Sodium sulfate

Discussion in 'B&W: Film, Paper, Chemistry' started by Alessandro Serrao, Apr 21, 2009.

  1. Alessandro Serrao

    Alessandro Serrao Member

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    In my everlasting quest to find a universal b&w reversal recipe, I'm just beginning to dig into the use of sodium sulfate in the first developer.

    As far as I know sodium sulfate is used as an anti-swelling agent. Now the rationale for this is: if I use it in the first developer then my emulsion can't swell much and so it receives the least mechanical insult in the following permanganate bleach.

    Now a couple of questions:
    1) what's the amount
    2) how, on a molecular level, sodium sulfate acts as an anti-swelling agent
    3) how does it interfere with the development process (I use Kodak d-19)


    Thanks in advance, I can't wait to know...
     
  2. Christopher Walrath

    Christopher Walrath Member

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    I think I could answer number three, anyhow. I'll leave number two to Ron and number one to others. The emulsion needs to swell somewhat so that the developer can interact with all of the silver and if you prevent the natural swelling that occurs during development you might incur some issues that prevent the developer acting evenly across your negs.
     
  3. panastasia

    panastasia Member

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    A most interesting inquiry! I too, would like to know what to do with the 1 lb jar of sodium sulfate I have (bought by mistake and didn't return). B&W reversal sounds interesting.
    I'm also waiting to learn..
     
  4. Photo Engineer

    Photo Engineer Subscriber

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    It is normally used at about 25 - 100 g/liter depending on developer. The reason is that it isn't all that soluable in the presence of the rest of the ingredients. It will slow developing action by a small amount to a great deal depending on gelatin level and amount used. It can also decrease contrast.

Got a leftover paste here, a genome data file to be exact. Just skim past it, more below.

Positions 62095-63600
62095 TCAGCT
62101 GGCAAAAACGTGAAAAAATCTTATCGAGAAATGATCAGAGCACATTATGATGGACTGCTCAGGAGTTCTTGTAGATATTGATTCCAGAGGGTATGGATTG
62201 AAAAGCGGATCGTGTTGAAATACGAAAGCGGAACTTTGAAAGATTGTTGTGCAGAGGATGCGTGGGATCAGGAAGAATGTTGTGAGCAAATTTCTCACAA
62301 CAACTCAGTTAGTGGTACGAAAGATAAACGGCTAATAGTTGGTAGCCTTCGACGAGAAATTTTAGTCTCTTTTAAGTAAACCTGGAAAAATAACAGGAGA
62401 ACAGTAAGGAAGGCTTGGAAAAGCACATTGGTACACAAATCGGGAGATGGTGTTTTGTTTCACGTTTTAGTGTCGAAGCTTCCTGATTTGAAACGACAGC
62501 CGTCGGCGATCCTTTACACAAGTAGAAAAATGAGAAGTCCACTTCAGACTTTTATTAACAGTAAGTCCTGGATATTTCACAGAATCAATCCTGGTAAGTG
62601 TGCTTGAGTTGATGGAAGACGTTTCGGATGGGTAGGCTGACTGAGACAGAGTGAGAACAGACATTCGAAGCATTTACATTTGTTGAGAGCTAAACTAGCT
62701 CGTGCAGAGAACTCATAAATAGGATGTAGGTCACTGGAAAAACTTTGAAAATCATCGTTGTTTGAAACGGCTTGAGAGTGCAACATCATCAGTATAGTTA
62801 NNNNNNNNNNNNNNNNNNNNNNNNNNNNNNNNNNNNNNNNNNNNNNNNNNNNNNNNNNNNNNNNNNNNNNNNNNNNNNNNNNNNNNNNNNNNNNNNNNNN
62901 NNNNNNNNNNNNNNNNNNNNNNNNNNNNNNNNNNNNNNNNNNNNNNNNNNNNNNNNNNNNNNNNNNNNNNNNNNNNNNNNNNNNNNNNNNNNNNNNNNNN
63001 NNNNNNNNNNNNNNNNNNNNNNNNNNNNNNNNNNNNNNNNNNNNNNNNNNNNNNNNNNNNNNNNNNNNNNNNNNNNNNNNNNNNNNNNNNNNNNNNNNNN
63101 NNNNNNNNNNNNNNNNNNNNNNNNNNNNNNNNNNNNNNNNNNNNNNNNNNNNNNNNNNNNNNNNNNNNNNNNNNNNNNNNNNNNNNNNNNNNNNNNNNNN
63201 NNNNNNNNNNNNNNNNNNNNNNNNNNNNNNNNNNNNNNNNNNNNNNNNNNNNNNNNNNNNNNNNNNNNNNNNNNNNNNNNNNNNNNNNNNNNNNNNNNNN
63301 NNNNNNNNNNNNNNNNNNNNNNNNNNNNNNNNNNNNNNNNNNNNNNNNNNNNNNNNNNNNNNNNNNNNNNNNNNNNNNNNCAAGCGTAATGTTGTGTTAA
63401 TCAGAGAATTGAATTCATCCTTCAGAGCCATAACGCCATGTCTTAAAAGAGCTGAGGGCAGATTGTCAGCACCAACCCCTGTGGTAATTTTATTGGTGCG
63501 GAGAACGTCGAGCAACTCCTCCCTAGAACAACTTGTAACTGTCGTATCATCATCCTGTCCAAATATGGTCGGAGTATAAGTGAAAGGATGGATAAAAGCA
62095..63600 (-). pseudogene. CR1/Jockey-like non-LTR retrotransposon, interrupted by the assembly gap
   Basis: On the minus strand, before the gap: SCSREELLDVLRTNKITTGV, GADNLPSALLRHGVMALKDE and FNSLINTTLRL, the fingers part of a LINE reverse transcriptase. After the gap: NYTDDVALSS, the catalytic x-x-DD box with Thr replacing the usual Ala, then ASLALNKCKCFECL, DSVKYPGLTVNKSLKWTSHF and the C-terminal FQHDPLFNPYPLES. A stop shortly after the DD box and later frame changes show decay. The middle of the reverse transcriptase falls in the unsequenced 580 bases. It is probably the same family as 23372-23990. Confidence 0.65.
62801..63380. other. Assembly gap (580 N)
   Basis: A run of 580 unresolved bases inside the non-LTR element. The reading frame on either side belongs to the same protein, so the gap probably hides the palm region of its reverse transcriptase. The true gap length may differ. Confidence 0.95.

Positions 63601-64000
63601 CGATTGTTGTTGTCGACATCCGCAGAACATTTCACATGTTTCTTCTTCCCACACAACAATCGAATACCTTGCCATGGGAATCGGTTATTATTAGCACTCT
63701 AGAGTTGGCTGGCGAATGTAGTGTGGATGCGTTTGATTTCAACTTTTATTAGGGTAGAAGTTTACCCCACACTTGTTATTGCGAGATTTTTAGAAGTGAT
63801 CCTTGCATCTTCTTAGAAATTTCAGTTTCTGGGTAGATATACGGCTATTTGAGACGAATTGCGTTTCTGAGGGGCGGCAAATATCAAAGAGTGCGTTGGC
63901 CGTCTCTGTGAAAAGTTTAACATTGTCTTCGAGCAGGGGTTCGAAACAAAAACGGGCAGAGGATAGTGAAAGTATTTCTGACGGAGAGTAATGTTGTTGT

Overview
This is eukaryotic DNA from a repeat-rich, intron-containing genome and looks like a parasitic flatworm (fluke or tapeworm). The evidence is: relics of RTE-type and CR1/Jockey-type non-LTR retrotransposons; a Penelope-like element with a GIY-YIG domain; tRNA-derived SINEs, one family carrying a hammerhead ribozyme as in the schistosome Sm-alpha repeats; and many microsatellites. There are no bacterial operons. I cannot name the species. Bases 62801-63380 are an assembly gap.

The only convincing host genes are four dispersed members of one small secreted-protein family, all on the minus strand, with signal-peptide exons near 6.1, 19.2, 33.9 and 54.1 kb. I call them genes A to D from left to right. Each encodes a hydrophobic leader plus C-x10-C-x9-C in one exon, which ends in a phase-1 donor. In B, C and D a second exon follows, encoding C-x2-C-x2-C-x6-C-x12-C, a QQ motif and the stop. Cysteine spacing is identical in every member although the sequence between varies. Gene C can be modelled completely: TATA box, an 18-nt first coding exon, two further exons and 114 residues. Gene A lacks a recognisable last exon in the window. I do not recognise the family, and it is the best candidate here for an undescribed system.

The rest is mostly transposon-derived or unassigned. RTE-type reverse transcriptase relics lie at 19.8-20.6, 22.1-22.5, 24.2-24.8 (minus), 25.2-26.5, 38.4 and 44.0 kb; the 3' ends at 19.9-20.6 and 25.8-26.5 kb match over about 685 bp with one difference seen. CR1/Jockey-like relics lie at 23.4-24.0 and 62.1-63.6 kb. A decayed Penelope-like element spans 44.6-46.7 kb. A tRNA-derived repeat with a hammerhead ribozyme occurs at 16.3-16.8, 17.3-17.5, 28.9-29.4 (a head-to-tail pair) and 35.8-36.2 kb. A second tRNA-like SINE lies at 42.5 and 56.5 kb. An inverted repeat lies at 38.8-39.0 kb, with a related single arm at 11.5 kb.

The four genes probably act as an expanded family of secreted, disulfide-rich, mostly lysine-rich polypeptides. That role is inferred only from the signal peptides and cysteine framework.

It works somewhat like ordinary table salt used in drying meats. In fact, if sodium sulfate didn't taste so bad, I suppose it would be used to cure and dry meats. It tends to shrink or dry proteins and cause strands of protein to shrivel up and pull closely together. It acts sort of like squeezing a sponge when you dip it into water, but by chemical means.

    PE
     
  5. Alessandro Serrao

    Alessandro Serrao Member

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    My first tought is that being a salt it disrupts the solvation shells around the NH3+ and COO- termini of proteins, displacing the H2O molecules thus limiting the water induced swelling of the gelatine.
     
  6. Photo Engineer

    Photo Engineer Subscriber

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    Well, it can break hydrogen bonding then. :D

    There is more to it than that though and we do not have a good understanding of the process.

    You have to remember that a fair fraction of the amines are consumed by the hardener though so that is not all that is taking place. When the hardener "deactivates" two amine sites by cross linking them, what you describe is no longer an option. In fact, from one POV my first sentence is incorrect in that the gelatin coils more tightly as if hydroen bonding has increased. But, if that were simply the answer, it would increase with water as well as with the carboxyl groups.

    The answer is not simple, and I'm not sure I can give you one. I can say that all sulfates behave the same and some are used as hardeners such as Alum and Zircotan, but they only work in acid solution. Sodium Sulfate does not harden and usually works best in alkali. Hmmm, I seem to remember a use of Zircotan in alkali. I have no way to check it out, but it may work in both acid and alkali.

    Many of these salts were used in the "Niter" used in Egypt to dessicate bodies for mummification. This is a different process in that you start with dry salts rather than the wet salts we are talking about. However, just as with NaCl mentioned above, they can be used dry or wet depending on the amount of "pickle" effect you wish to achieve.

    PE